Michael Gorman on Wed, 14 Apr 2004 21:54:34 -0500 (CDT)

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RE: [eia] access adjustments ?

At 10:30 PM 4/14/2004 -0700, you wrote:
I feel that placing access agreements at the end of the political phase
("J") makes a certain amount of sense if you consider that it would take
some time once a war is declared on a minor to  make the decision to sponsor
said minor, consult with allies (or any interested parties), and publicly
declare the granting of access.  I don't know how much time a political
phase represents  , but I find that the delay in allowing other major powers
access is not all that unrealistic or unreasonable to me.  So basically, if
a minor is sponsored in February then access will be effective at the end of
the March political phase.  I, for one, do not want a separate escrow that
is going to hold up the game more than it already is bound to be.

At the other end, how hard are we trying to make access?

Access isn't in any phase in the base rules. We've already restricted it a lot by putting it into the political phase. My concern is that we are moving towards making the game unplayable in the name of making it fast. There seems to be some assumption being made that access agreements are supposed to be difficult, but that's something we made up. The game rules allow them to be made on the fly and so don't need any concerns about when nations get controlled. What we're seeing now is a house rule having problems and the response is to make it even harder to use. I think we're going the wrong way.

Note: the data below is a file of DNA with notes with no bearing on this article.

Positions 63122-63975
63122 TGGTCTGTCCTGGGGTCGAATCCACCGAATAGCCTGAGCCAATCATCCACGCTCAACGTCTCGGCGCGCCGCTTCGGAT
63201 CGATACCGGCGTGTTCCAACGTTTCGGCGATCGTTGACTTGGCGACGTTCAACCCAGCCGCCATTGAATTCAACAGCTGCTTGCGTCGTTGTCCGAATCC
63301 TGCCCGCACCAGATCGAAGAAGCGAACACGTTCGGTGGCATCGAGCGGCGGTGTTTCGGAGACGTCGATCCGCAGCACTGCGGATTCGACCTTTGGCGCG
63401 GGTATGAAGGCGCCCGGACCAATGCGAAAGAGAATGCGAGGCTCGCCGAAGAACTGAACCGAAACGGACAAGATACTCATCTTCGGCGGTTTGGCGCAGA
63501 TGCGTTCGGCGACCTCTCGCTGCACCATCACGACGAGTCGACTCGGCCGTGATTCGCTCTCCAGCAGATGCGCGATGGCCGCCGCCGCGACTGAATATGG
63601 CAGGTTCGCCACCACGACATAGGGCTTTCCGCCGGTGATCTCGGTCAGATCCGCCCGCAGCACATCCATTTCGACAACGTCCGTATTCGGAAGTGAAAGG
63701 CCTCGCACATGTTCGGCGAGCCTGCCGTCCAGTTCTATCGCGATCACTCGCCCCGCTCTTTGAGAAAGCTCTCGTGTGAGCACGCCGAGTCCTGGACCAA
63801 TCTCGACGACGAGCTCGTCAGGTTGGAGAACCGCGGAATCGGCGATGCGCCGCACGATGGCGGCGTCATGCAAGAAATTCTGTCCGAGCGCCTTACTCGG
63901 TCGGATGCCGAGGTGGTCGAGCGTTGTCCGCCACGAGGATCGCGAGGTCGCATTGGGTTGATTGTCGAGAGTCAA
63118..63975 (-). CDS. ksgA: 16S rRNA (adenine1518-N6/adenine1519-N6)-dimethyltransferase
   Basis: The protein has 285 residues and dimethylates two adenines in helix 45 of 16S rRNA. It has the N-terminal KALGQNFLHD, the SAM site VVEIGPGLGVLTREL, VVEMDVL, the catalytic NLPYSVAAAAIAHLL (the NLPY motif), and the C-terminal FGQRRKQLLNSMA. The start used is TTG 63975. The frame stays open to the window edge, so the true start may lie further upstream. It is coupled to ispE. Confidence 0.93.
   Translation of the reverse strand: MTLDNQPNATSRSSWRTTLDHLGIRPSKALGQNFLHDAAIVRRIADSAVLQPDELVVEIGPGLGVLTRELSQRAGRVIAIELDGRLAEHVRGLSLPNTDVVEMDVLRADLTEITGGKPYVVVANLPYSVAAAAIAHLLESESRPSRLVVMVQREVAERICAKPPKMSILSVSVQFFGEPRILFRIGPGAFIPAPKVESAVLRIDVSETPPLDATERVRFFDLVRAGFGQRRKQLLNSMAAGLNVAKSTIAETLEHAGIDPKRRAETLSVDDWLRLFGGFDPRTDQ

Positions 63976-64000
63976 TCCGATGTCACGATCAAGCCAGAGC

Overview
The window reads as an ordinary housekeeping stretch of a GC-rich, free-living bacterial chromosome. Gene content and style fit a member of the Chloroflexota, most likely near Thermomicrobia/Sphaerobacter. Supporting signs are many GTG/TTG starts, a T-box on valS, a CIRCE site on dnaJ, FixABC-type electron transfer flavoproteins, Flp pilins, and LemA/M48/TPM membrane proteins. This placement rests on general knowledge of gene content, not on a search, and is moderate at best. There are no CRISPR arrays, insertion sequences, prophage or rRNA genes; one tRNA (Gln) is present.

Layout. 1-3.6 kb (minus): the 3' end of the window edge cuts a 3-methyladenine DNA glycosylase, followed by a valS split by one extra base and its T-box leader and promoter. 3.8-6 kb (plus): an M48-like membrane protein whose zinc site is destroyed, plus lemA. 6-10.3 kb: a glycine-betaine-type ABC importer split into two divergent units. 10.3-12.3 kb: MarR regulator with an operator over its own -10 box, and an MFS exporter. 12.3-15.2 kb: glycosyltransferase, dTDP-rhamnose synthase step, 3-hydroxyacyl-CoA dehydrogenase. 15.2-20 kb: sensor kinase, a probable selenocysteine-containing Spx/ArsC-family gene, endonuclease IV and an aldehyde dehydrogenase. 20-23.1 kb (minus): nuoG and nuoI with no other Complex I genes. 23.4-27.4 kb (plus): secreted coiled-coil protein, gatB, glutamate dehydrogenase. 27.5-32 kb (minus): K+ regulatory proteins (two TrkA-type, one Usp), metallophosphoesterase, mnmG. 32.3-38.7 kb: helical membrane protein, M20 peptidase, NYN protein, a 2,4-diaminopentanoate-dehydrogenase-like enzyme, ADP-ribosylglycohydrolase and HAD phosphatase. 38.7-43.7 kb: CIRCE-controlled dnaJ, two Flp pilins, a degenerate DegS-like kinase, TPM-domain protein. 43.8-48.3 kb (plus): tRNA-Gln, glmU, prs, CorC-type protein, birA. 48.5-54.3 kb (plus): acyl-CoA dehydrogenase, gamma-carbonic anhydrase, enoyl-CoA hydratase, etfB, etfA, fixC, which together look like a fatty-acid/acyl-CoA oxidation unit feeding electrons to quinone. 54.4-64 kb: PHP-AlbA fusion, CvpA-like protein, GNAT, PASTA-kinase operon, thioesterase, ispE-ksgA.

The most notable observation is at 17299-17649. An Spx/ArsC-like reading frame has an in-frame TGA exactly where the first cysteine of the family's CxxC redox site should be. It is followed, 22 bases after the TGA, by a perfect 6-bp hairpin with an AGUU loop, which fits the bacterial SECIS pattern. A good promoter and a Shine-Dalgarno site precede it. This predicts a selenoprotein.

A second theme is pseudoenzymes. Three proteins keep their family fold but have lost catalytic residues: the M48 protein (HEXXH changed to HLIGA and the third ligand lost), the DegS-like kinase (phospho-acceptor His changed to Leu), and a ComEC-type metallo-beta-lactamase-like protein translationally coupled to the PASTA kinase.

I don't want to have playing a nation who makes allies become such a pain in the ass that I can't stand writing orders. What does this complication add to the game besides being annoying? And saying it will only be annoying sometimes doesn't waive the question of what does it add? What are we gaining by making it harder to administrate an alliance? We're adding a layer of complexity to the game and so far it looks like an unnecessary complication to me.

It isn't realism because it's unrealistic to think a nation would have to announce all its access agreements to the world and then be incapable of breaking them at the last minute. So you're at best trading one kind of compromise on realism for another compromise.

I question the gain in speed since it slows down the political phase by requiring more things to be worked out in diplomacy before people answer the escrowe. It prevents interruptions of the land and naval phases by shoving those interruptions into an earlier phase rather than by getting rid of them.

People seem very attached to the idea that access decisions must be in the political phase and must be escrowed so there has to be something we're gaining from this. I just don't get it what it is.


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